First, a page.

Can we contract Mom's caregiver to be Dad's, too?

Ozzie asked...

My mother is currently under 24hr care with an agency. My father, who has a leukemia type disease, has recently deteriorated and also needs care. My mother's primary care giver has been a HUGE help and has helped my father with IADLs and more recently with some ADLs (without additional compensation.)

We would like to reimburse or hire her directly for his care while keeping her on contract with the agency, per the original agreement, with my mother.

Can anybody tell me if this will be a problem with the agency and if we are going to be obliged to pay the agency for her services?

PS I am not sure what to do about the days when she needs time off and both my parents require care?

PSS Are there any contracts on line for independent care givers?

Expert Answer

Kay Paggi, GCM, LPC, CGC, MA, is in private practice as a geriatric care manager and is on the advisory board for the Emeritus Program at Richland College. She has worked with seniors for nearly 20 years as a licensed professional counselor, certified gerontological counselor, and certified geriatric care manager.

Hiring a caregiver is a complex issue, particularly so if you want to hire one caregiver for two parents. I am not clear about your question; I think you are asking if you will have to pay the agency for your father's care if it is given by the same caregiver who is assisting your mother. You state that your mother is receiving 24 hour care and imply that her care is coming from one person only. Let me give some general guidelines.

If a single caregiver is expected to stay in the home for 24 hours for several days at a time, you cannot expect the best care after the first day or two. This is especially true when there is more than one person who requires care. This is because 24 hour care is intended to assist the care receiver throughout the night as well as during the day. If the care receiver did not need nighttime care, the agency would have contracted for 18 hour shifts. After the caregiver has been awaken at night for more than a few nights in a row, he/she cannot be as alert and responsive as she was on the first day. The care receiver may be able to nap during the day but this is not usually the case for the caregiver.

One solution is to have 2 caregivers, one for your mother and one for your father. Another suggestion is to have 2 caregivers who alternate, so there is always one there and one resting off duty.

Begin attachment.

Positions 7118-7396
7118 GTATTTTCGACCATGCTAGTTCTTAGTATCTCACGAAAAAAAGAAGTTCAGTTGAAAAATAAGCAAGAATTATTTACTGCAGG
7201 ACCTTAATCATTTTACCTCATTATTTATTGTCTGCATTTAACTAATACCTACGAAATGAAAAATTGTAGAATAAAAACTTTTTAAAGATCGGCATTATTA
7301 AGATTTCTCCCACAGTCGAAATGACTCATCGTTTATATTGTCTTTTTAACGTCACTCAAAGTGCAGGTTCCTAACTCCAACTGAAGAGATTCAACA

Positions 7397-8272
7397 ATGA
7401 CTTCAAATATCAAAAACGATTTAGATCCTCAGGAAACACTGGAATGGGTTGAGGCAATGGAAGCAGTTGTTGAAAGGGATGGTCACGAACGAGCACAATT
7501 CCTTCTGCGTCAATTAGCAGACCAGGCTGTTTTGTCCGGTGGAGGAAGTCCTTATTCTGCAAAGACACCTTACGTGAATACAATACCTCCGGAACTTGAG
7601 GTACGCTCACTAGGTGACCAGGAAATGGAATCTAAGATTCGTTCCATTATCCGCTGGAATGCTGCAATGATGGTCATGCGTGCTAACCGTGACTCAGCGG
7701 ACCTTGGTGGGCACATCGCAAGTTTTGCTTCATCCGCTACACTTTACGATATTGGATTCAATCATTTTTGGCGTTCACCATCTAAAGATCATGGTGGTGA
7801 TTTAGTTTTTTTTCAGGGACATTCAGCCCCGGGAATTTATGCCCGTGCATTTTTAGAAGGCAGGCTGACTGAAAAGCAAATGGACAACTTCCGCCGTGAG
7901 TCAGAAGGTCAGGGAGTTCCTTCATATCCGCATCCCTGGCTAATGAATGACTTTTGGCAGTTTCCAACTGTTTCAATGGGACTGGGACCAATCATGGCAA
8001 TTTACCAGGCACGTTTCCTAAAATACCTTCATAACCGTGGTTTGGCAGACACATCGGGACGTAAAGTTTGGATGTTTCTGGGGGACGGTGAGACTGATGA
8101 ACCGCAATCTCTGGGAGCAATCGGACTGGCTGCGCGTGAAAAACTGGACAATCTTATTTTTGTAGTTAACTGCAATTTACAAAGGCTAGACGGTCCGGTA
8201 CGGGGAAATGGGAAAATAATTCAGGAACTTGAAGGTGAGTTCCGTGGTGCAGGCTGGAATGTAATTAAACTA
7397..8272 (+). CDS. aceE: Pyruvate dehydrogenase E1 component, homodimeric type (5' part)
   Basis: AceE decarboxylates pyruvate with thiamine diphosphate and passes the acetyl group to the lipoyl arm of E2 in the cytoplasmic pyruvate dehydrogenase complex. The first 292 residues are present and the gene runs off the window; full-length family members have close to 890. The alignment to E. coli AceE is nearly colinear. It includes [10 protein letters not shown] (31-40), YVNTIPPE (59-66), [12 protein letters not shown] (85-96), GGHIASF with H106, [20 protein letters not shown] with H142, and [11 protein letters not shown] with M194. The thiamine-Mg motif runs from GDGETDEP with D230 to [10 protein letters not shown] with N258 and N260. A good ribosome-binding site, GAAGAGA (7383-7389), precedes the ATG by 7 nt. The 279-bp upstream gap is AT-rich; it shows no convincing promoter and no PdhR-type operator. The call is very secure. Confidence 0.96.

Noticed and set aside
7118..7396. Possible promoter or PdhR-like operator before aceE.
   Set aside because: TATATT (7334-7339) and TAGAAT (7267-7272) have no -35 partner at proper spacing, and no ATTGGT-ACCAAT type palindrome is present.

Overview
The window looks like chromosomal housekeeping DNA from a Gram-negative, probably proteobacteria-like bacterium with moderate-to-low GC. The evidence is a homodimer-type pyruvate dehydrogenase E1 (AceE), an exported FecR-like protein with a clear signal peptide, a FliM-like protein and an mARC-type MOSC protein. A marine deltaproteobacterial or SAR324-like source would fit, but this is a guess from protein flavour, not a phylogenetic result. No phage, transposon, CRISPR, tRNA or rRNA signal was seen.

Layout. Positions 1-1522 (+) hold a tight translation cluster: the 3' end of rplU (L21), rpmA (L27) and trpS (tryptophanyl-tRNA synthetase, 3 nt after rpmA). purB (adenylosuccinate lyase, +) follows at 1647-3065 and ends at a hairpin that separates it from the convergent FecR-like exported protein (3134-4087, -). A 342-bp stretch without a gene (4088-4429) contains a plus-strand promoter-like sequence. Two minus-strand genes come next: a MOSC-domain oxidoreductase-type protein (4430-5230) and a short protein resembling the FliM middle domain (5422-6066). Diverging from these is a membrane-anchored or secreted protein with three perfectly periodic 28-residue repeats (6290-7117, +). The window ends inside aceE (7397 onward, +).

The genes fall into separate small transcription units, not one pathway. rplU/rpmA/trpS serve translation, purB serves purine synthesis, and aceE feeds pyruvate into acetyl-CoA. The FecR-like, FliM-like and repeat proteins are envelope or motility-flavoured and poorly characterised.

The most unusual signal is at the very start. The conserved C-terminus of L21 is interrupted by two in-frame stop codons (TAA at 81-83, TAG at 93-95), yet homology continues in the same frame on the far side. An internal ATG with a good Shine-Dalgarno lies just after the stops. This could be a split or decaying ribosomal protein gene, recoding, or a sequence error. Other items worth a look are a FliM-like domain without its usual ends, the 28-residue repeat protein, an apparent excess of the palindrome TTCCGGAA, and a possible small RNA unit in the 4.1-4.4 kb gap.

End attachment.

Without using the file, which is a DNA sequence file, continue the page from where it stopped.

I believe most agencies would require additional payment if the caregiver is expected to provide assistance for more than one care receiver.

The next part of your question has to do with days off. Again, I recommend more than one caregiver alternating days or several-day shifts. Four days on and four days off works well in many situations. This eliminates the need for off days becasue they are built into the arrangement.

You asked about independent caregivers, those who do not work for an agency. I discourage you from hiring independents on a long term basis. Agencies do thorough background checks, and assign caregivers who have training and/or experience to give the type of assistance needed for the particular client. Most private individuals (or families) such as yourself do not have expertise to check the background and references of a stranger applying for the position. This is an area where documented abuses are abundant. Even honest, well-meaning caregivers may not realize that they do no have the skills to provide necessary assistance until it is too late.

Independent caregivers are good for running errands, making social visits, helping the care receiver choose what to wear, and perhaps taking them on outings. These types of activities are very different from helping a care receiver with impaired balance take a bath or get to the toilet.

Another item about hiring a caregiver who has been assigned by an agency is that there is probably a contract with the agency not to accept a job as a private pay caregiver in the same home where the agency placed them. When the agency has gone to the expense of checking the background and references and training the caregiver, it is a violation of the contract between the agency and the caregiver for the caregiver to accept the position and be privately paid. The caregiver would never be employable by an agency again.